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Puppy Potty Training Tips
Dec 28, 2021

Puppy Potty Training Tips

Potty training is one of the most important first steps once you’ve adopted a puppy. Though highly rewarding, the process will require patience and kindness as your dog learns the appropriate time and place to go. Consistency will be critical for your puppy to learn to trust your family and respect your expectations.

Your new pup’s introduction to its home and family will lay the foundation for your relationship. When introducing your puppy to its new home, only show areas of the home where it will be allowed to be, and close off areas that will be off-limits to avoid confusion. Learn about your puppy’s breed to be aware of their behaviors and needs. A tiny dog will have a tiny bladder and will be more accident prone than a larger breed, trained or not. It is a good idea to keep your puppy in a smaller, more enclosed space while in the beginning stages of potty training so you can keep a closer eye on their behavior!

Recognize When your Dog Needs to Go

If possible, it is a good idea to be able to keep an eye on your puppy throughout the day and look out for signs that they need to go. Signs to look out for are circling, scratching, sniffing, whining, and sudden behavioral changes. Once you see this, it is important to lead the dog outside. Preparing a leash by the door will help get your puppy out the door as quickly as possible. Since they are still developing the muscles necessary to hold their eliminations, very young puppies might have to go outside more than once per hour. You will be able to lengthen the time between trips as you gauge your puppy’s needs and bathroom queues. Adhering to a feeding and potty break schedule as closely as possible every day will help the puppy training process progress as quickly and smoothly as possible.

Puppy Accidents

If you catch your puppy eliminating indoors, say a firm word such as “no”, then lead the dog outside. This is meant to capture the dog’s attention but not scare it, so it knows of your disapproval. Your reaction should be consistent each time so as not to confuse your dog. It is important NOT to punish your puppy for accidents! Your puppy won't know that it is doing anything wrong and might just become afraid of you. They might also start hiding from you when it needs to go and do it in places that are hard to reach.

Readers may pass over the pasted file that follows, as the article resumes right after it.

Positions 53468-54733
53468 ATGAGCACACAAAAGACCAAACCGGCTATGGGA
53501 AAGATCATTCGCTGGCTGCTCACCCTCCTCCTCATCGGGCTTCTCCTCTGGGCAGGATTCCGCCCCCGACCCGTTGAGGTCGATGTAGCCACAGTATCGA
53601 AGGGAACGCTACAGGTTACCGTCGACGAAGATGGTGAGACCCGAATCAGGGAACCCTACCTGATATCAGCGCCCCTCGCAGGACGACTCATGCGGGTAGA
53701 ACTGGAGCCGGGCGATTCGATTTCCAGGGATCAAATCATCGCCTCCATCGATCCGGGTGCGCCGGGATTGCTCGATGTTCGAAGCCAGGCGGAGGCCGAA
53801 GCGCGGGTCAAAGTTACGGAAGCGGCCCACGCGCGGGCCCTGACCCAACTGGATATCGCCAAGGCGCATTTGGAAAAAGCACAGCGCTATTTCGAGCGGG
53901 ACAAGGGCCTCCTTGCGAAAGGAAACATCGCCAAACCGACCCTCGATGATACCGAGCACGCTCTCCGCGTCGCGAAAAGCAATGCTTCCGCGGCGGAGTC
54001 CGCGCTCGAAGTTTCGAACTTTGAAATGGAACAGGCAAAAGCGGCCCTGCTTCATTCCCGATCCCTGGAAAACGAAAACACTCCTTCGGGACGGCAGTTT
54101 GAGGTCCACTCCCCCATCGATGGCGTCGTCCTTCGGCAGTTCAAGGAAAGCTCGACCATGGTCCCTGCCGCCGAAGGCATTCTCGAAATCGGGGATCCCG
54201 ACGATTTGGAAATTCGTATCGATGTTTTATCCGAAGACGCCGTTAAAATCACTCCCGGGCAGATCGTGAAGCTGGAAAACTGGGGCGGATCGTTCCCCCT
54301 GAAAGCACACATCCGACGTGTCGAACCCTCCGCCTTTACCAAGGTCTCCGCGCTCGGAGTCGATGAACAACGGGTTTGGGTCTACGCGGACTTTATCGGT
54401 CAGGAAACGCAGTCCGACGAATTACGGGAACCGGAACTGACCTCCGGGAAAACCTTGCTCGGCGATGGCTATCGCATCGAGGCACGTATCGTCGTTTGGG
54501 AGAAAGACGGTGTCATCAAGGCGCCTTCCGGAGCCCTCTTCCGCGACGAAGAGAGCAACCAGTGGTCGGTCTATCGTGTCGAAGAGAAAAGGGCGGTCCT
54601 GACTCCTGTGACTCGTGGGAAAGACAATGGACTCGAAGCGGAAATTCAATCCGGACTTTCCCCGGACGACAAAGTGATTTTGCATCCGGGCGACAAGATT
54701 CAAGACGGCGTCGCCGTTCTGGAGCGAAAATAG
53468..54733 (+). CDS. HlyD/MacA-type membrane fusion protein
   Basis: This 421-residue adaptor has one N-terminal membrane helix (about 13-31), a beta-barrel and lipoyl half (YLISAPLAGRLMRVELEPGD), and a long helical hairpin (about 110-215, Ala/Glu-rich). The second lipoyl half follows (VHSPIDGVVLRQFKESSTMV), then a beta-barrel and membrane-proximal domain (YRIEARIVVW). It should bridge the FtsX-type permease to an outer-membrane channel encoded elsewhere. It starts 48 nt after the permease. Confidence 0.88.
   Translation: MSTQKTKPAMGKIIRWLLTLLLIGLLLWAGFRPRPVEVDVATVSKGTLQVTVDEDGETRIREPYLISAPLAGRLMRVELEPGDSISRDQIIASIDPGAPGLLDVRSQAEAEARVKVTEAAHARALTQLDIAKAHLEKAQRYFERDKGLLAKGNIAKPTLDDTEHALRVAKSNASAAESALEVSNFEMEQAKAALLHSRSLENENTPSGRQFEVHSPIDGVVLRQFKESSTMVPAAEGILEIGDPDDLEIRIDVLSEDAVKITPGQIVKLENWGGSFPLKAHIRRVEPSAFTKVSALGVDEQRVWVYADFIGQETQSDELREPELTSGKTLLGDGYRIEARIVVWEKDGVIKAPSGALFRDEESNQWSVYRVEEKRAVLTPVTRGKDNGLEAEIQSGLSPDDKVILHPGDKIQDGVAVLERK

Going Outdoors

It’s a good idea to pick a specific spot outside the home to go each time, particularly one that is very close and easy to get to. Every time you lead your puppy outdoors to go, pick a consistent word command to teach it to use that specific spot. With a bit of time your puppy will recognize and understand the command. It is important to allow your dog to relax, and not to interrupt and distract it from doing its business. Afterward, allow your dog to have a bit of fun outdoors to prevent it from associating going potty with ending the fun. Otherwise, they might start to hold it in longer while you’re outside.

The Crate Method

Just like people, dogs don’t enjoy using their own sleeping space as a bathroom. Keeping your puppy in a crate for no more than a few hours at a time except for nighttime can help with the potty training process. It is important to make sure that the crate is just big enough for your dog to lie down, stand up, and turn around. Any bigger and your puppy might start using one corner as a bathroom! Just keep an ear out for scratches and whimpers to make sure that your pup gets outside on time.

Positive Reinforcement

Praise your pup’s successes with cheerful praise, a treat, or a favorite toy after it uses the appropriate area. Positive reinforcement will show your dog that it will be rewarded for good behavior and make a positive association with outdoor elimination.

When to Use Potty Pads

In general, it is not recommended to substitute pee pads for going outside unless you are in a situation where you will not be able to get your puppy to an outdoor area quickly enough, must leave them indoors for an extended period of time, or have limited mobility. Over relying on pads can delay the training progress.

Cleaning up Accidents

It’s important to clean up accidents thoroughly right away. Dogs are attracted to the strong scent of ammonia found in urine and will try to use that same spot again if they can smell it. Place paper towels down to absorb the pee, then fully saturate the affected area with a generous amount of enzymatic cleanser such as Urine Off, allowing it to air dry without scrubbing. The longer the enzymatic cleanser is left on a surface, the better the results will be. If necessary, repeat application for a few days and/or place plastic wrap down to slow evaporation. When odors persist, an LED Urine Finder can be used to find urine deposits not visible to the eye.